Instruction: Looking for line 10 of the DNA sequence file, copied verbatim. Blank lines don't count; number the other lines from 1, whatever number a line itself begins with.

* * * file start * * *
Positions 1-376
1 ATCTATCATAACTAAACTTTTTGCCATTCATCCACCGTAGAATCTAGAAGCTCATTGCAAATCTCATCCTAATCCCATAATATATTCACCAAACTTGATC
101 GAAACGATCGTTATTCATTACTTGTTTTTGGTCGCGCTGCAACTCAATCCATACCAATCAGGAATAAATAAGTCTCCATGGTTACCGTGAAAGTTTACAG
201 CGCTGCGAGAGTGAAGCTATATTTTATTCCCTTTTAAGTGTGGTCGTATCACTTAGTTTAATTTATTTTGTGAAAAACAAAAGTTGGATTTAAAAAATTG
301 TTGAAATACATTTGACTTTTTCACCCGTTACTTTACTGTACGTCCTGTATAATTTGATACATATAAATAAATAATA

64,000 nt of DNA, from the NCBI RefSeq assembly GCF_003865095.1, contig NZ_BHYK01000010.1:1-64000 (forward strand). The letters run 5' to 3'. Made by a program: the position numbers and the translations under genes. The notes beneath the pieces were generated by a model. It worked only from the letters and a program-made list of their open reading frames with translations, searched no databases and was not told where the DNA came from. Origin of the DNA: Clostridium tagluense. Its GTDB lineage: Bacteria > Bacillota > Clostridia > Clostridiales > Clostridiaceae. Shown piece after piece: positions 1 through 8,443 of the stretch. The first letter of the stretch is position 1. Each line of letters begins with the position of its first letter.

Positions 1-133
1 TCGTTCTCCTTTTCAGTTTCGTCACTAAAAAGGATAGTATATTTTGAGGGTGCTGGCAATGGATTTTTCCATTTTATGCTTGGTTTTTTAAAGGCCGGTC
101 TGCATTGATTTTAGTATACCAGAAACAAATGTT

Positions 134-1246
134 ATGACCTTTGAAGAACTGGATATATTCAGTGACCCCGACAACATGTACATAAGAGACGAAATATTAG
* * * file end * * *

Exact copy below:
Positions 134-1246